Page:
By STACY MILLBERG - firstname.lastname@example.org
It’s been 37 years and Dr. Rudolph Schuster is still going strong and he plans to keep it that way.
Aside from a one-year residency at a rehabilitation hospital in Cleveland right out of college, Schuster began his career as a dentist in Orwell and has remained there ever since.
Schuster didn’t always want to be a dentist. As a physics major at UCLA in the 1970s, the recession played a big role in his decision to switch to a medical field, he said.
“It was a phenomenon that happened to a lot of science majors,” he said. “In the 70s, during the recession, it seemed like the medical field was the only way to get a job.”
Schuster said it was very difficult to get into medical school in the 1970s due to the high demand. He was fortunate to get in and has had no regrets in making the switch, he said.
“It fits me,” he said.
Schuster was born in Germany. His family immigrated to Canada and then to Los Angeles, Calif. Schuster attended dental school at Northwestern University in Chicago, Ill. and then ended up in Orwell.
He said it was completely by chance that he started his practice in the southern-most part of northeast Ohio.
Schuster said he and his wife were traveling through Ohio and Pennsylvania trying to find a location to start a practice. They came through Orwell and saw a space for rent. Schuster said when he inquired about the space, he learned of a dentist retiring and bought his practice and started up.
Schuster said there have been quite a few changes over the year, some good and some not so desirable.
One of the positive changes he has seen has been an increased improvement in children’s dental health within the Grand Valley area.
Schuster said he is now treating the children of children he treated years ago.
“Patients that I treated as children and had a mouth full of cavities, now their children have none,” he said.
Some of that he attributes to former Grand Valley school nurse Mrs. Nye, who organized a fluoride rinse program and first grade screening program with the two area dentists. Schuster said unfortunately, Nye retired, and the screening program was stopped.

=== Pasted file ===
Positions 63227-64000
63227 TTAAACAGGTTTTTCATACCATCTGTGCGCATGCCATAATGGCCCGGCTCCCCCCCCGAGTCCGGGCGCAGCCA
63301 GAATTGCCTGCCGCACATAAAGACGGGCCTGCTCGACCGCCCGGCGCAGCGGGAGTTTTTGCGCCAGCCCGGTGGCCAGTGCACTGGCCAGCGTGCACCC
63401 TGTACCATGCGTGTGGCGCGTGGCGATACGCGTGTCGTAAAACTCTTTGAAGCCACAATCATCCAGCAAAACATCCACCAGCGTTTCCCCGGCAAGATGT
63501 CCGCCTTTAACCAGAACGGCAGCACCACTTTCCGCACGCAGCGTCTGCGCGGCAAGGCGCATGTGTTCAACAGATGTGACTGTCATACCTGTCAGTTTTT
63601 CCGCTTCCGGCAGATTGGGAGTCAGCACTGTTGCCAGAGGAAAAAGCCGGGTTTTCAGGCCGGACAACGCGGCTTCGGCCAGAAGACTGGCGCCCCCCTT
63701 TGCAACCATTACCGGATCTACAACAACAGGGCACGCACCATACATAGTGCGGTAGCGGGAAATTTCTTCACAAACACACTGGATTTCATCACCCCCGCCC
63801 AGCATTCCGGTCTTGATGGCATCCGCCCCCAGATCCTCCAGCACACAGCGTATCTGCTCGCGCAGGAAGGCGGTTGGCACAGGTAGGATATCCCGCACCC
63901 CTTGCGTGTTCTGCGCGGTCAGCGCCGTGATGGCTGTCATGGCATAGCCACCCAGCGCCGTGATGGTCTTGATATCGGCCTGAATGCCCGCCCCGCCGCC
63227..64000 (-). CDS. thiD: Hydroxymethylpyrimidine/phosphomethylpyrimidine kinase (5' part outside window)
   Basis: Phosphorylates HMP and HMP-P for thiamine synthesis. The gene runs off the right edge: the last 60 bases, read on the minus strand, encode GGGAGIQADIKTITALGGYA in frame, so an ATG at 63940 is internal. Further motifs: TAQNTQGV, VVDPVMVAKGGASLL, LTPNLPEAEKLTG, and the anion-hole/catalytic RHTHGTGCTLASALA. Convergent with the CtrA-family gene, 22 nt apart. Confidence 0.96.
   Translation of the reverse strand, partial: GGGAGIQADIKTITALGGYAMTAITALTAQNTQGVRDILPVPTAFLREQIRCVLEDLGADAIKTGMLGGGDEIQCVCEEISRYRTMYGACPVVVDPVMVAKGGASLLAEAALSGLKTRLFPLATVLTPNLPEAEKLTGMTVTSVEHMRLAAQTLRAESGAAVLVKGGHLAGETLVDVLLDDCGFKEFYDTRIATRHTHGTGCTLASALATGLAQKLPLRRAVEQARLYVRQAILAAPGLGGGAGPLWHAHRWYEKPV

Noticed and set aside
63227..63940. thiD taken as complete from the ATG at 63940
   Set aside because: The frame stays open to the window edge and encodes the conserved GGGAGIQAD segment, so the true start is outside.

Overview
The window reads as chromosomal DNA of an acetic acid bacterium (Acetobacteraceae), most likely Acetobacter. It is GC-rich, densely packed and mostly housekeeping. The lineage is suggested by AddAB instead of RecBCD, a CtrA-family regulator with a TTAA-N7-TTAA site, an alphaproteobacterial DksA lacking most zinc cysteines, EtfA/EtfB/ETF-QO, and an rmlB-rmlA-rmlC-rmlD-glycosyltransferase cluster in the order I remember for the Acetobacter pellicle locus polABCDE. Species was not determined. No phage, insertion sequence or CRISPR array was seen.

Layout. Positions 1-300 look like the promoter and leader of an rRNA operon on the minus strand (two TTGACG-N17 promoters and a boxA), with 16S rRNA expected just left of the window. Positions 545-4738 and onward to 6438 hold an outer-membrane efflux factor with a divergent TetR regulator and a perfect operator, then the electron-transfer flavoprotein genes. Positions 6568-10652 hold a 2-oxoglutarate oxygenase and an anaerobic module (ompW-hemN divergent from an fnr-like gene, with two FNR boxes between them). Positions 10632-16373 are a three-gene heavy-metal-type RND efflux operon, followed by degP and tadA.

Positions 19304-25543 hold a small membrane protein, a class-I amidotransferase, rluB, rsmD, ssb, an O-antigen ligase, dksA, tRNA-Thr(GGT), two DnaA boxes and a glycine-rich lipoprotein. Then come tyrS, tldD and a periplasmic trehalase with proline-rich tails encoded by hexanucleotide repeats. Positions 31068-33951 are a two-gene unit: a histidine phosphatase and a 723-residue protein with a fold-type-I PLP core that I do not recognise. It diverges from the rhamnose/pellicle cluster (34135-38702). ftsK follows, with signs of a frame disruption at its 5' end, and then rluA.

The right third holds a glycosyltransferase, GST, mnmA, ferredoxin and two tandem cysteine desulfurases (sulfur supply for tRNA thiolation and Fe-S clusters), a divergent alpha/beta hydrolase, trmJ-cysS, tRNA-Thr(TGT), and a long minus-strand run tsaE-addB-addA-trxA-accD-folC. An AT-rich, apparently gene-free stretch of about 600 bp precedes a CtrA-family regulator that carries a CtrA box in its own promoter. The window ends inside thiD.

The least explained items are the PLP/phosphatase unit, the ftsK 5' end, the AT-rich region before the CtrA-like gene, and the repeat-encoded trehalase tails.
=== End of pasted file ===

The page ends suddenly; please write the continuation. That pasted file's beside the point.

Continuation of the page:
Schuster said parents should begin taking their children to a dentist at age 3. At this point the children have all of their baby teeth and shouldn’t need any work so the visits are fairly pleasant, he said.
Schuster said there has also been a drastic change in demographics.
“Back in the 70s, people killed to get into medical school, but that trend changed in the 80s,” he said.
In 1983, the United States produced the largest number of dentists, he said. After that, the number of dentists graduating began to decrease. Schuster said 10 dental schools have closed since that time and many others have decreased their classes.
Today, for every three dentists retiring, only two are graduating and Schuster said he expects that to become even worse in parts of the county.
“Thirty years ago we all thought we would build a good practice and sell it to a younger dentist and retire,” he said. “Now, a lot of older dentists are working at a reduced pace either until they, or their equipment is broken and then they quit.”
Schuster said it will become noticeable to the general public in about five years when that large class from 1983 begins to retire.
“There will be a large number of dental practices retiring and they will just disappear,” he said.
Schuster said while the economy was good, there were so many other career choices that were more desirable to young people.
“I think young people think about it more when there aren’t a lot of choices,” he said.
Schuster said he plans to slow down a bit in the near future, but doesn’t plan on stopping any time soon.